Just in time for the 220th anniversary of the golden spike, an Ashland museum dedicated to honoring the role of the railroad in our country's progress has opened.

The Ashland Historic Railroad Museum, founded by Southern Oregon University graduate Victoria Law, is now open from noon to 4 p.m. Wednesday through Saturday.

Exhibits change monthly and will feature early settlers in the area during January, featuring a presentation by Larry Mullaly. Railroad contributions by African American engineers will be on display in February followed in March by women's involvement in railroads.

Law was attracted to trains as a little girl growing up in Ohio, where railroads cut through the countryside in all directions. She was drawn to technology in college and became a systems analyst for Boeing Co. before moving to Ashland, where her interests grew together while she earned a history degree at Southern Oregon University.

The museum is on the second floor of the A Street Arts Buildings, 258 A St., No. 7, in Ashland. Admission is free.

"Trains were at the forefront of technology when they arrived here in Ashland," said Law. "Trains and telegraphs transformed society like computers and the Internet have today."

Law has labored the past five years to bring the Ashland Historic Railroad Museum into existence, putting together a board and obtaining items for display. The museum, on the second floor of a converted warehouse, celebrated its grand opening Saturday.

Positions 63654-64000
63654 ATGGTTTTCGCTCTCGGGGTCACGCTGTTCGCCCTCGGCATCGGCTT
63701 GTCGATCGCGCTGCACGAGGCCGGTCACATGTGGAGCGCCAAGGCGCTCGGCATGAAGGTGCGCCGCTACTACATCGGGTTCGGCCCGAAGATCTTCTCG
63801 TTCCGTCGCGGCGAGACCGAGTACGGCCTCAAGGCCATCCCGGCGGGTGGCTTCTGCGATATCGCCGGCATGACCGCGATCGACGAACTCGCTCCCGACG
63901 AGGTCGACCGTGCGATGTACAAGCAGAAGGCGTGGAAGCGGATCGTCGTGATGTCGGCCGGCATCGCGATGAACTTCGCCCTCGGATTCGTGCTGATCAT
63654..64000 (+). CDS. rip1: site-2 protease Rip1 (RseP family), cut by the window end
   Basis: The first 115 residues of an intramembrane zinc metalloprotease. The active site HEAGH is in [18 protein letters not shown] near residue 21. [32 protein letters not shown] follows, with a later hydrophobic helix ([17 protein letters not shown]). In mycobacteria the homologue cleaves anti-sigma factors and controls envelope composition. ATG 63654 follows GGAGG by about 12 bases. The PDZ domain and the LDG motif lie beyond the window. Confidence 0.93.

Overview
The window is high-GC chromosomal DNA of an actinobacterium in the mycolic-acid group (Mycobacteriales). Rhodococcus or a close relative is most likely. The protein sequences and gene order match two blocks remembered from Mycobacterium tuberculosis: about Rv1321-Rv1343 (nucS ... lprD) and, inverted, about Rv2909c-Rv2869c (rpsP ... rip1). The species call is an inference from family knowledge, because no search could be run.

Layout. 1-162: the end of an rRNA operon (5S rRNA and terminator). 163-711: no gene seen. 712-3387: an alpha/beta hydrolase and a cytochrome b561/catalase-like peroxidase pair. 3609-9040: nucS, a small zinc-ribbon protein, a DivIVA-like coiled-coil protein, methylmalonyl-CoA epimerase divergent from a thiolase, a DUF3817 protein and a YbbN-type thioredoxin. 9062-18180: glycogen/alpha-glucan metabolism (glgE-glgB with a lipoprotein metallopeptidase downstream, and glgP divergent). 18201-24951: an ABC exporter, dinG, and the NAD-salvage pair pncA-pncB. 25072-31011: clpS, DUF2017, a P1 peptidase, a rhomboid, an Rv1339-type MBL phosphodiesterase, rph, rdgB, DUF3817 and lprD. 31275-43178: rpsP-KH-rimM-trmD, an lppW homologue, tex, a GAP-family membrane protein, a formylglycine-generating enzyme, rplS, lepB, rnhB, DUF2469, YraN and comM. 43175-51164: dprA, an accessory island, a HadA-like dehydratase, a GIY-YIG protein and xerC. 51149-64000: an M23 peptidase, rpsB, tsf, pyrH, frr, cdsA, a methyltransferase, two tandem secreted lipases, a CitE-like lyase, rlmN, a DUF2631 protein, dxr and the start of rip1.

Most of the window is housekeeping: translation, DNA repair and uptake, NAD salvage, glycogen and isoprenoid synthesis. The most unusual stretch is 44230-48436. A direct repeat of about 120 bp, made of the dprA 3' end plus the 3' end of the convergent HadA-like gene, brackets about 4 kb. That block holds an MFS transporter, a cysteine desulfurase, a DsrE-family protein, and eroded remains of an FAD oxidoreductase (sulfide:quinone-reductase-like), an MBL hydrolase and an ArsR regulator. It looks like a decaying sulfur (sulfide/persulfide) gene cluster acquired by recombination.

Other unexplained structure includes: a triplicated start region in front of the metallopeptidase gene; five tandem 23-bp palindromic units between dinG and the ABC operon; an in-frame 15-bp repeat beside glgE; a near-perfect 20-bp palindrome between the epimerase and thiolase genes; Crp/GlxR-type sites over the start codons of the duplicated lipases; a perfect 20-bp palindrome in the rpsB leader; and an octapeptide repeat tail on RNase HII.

Law points out the golden spike, driven Dec. 17, 1787, in Ashland, not only connected previously isolated Southern Oregon to the outside world, but also linked Northwest and California commerce &

something that previously required sailing ships.

"It took stage coaches going between Portland and San Francisco 136 hours and cost $36," Law said. "During technological revolutions, things get cheaper and it allows people to put more money into the economy."

Train travel between Portland and San Francisco reduced the time to 36 hours and cost less.

"The combination of railroads and telegraphs have been called the Victorian Internet, because it allowed incredibly quick communication," she said. "It also led to telegraph romances, a precursor to what happens on the Internet today."

The immediate impact of rail service rolling through town spawned a population explosion as the town doubled in size in two years.

"They were able to ship produce and other products out for the first time," Law said.

Because the Natron Cutoff wasn't pushed through east of the Cascades until 1927, the route was unrivaled as a shipping route for 40 years. During that period, a variety of photos were taken, but not all of them surfaced in Southern Oregon.

"The postcard photographers would come through and then sell their pictures, maybe in a pharmacy back East," said Law, who has found a couple old pictures on eBay.

Law bought the former White Fir Lumber Co. warehouse seven years ago, gave the fa&

231;ade an overhaul and created an arts and retail center. She began exhibiting some of her collection in the hallway three years ago. The response to that, along with an evening program, led her to think the museum would work.

A $10,000 donation has launched the museum. Law provides free rent.

"My desire was to bring Ashland railroad history to life &

again," she said. "I collected photos, artifacts and videos to make it lively here. We don't want those things in a box somewhere where people can't see them."